The game of the name Featured

9:56am EDT July 22, 2002

MacTemps’ name said it all. The Boston-based company with an office in Pittsburgh provided temporary and contract staffing for companies in the areas of Macintosh computer-based print design and creative, print production, Web and other technologies.

For 13 years, the name worked for the company, easily defining its niche in the vast computer-related temporary services industry. The only problem was, the company wasn’t just about Macintosh-based designers and other temporary-service providers anymore.

“It’s now a company whose mission is to enhance the lives of independent professionals,” says Pamela Miller, vice president and regional manager of the company. Obviously, that’s not what the name suggested. So the company simply changed it.

Of course, “simply” isn’t exactly the way to describe a process that cost more than $1 million to implement, following a lot of soul searching to decide what the company was, where it was going and whether the current name enhanced the mission.

“We thought about changing our name for the last five years,” Miller says. “And we had to decide, do we want to shatter 13 years of brand equity? But then we said, ‘We have a mission that extends beyond Macintosh personnel, and we want to move beyond our image as a temp agency.’”

Its new mission, according to company documents, was to expand its commitment to serve as agent and advocate for the growing independent work force.

“Independent professionals represent 20 percent of today’s work force, or 25 million people, more than the number of union members in the U.S.,” says MacTemps CEO and co-founder John Chuang, in describing his interest in pushing his company’s focus in that direction.

Chuang took the naming challenge to veteran linguistics consultancy NameLab Inc. It was a challenge with which the San Francisco-based company was familiar, having already come up with recognizable brand names including Compaq, Acura and the PowerBook.

After considering such names as Indepro and InCommon, both of which play off of the “independent professional” theme, NameLab came up with a totally different name, which Chuang and company adopted: Aquent Partners.

“If Aquent were a Greek or Latin word, it would suggest ‘not a follower,’” says Ira Bachrach, president of NameLab in a prepared statement. “The word was coined to describe the rapidly emerging career path of independent professionals and a new employment relationship between corporations and highly skilled individuals.”

Miller says the name was derived “sort of from ‘asequential’ but admits it’s entirely made up. She adds, however, that “we’re going to create meaning in it. I liked it because it was different.”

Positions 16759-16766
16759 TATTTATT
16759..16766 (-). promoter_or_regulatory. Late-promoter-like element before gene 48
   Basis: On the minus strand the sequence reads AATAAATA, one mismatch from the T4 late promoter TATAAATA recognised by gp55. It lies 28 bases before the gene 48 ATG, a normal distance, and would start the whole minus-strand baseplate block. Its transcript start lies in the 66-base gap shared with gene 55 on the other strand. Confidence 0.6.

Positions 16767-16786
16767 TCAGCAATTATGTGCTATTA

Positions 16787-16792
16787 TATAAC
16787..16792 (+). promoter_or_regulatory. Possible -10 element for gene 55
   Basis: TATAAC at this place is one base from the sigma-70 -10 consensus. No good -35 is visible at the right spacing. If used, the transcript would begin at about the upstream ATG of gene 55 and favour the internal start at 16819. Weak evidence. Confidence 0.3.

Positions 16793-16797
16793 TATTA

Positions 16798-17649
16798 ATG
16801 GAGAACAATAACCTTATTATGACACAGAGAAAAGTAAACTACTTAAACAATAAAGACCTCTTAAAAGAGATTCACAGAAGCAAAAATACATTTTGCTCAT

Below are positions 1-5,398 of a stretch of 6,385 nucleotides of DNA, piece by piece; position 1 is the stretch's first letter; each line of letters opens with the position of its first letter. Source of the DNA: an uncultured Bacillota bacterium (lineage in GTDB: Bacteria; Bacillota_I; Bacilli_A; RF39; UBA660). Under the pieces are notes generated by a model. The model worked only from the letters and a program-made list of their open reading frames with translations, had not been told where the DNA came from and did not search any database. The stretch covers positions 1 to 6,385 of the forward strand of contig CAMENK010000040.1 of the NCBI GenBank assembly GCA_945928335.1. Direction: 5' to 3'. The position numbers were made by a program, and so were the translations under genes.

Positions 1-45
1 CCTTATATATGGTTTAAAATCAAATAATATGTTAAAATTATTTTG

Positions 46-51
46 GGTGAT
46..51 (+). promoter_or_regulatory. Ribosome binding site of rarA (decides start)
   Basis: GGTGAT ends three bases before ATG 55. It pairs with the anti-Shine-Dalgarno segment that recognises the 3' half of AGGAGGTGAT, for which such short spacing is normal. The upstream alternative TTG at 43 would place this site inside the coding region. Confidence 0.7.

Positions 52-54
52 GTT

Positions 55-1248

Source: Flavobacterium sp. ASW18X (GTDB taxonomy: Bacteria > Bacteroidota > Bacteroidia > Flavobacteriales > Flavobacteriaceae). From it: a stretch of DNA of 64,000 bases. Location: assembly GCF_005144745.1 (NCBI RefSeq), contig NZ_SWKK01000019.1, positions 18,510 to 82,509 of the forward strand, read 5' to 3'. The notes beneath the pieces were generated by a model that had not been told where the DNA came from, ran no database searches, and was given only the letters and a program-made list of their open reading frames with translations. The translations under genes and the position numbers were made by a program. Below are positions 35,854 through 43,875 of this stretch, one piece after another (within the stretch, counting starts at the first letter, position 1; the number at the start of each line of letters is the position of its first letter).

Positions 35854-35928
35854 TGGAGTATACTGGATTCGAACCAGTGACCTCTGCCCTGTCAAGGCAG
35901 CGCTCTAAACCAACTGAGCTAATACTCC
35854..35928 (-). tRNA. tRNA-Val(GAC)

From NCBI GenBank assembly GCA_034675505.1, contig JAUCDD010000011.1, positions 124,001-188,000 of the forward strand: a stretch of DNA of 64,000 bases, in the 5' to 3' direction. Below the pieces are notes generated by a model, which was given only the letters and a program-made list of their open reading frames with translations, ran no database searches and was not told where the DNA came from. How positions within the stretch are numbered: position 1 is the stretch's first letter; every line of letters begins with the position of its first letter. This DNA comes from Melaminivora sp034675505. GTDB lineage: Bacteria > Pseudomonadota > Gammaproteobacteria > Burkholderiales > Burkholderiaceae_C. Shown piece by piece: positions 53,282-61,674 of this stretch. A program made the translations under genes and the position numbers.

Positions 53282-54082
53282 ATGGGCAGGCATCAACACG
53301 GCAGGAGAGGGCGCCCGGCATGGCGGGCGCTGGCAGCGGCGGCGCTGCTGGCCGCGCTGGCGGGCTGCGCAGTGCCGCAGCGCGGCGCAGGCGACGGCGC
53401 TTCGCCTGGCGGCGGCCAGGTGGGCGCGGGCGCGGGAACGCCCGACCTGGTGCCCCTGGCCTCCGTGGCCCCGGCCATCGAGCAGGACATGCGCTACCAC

Under the new name, Aquent will introduce customized programs for independent professionals and continue expansion into new industries and markets worldwide which, Chuang predicts, will push revenue up by 30 percent this year.

To implement the change, Miller says, the company recently hired a new public relations agency to develop a whole package of collateral materials emphasizing the change, right down to the little geometrically shaped people, dubbed IPs (for independent professional), in different colors and positions on business cards and other materials. The company also is doing a direct-mail campaign to customers and others announcing the change, and it’s meeting with its biggest accounts to personally discuss the evolution.

In similar fashion, Robinson Township-based DXI Inc., a high-tech company that provides automated back-office computer software solutions for firms involved with transporting ocean cargo, has adopted its own name change.

Like Aquent, DXI started out in 1987 as a company that provided automated rate and shipment management information to the ocean transportation industry. But what was it supposed to do once it expanded its portfolio of products to include a wide range of e-commerce solutions to those involved in global trade? And for that matter, what did DXI even stand for?

So it recently changed its name to E-Transport Inc.

“We feel that the new name better describes what we do and reflects our strategic direction in the transportation industry,” says Robert Ryan, chief executive officer of the 155-employee company. “We intend to be known as the premier facility for presenting, purchasing and managing industrial transportation services. Changing our company name helps our current and future customers and investors understand the value that we add to shipping transactions.”

Both companies clearly have taken a chance changing more than a decade of brand equity, but in the name of better understanding of the changing company. It’s not for everybody, however.

Says Aquent’s Miller: “If a company is doing it just to do it, it’s probably not a good idea.”

How to reach : E-Transport’s Robert Ryan at (412) 788-2466; Aquent Partners’ marketing department, via e-mail, at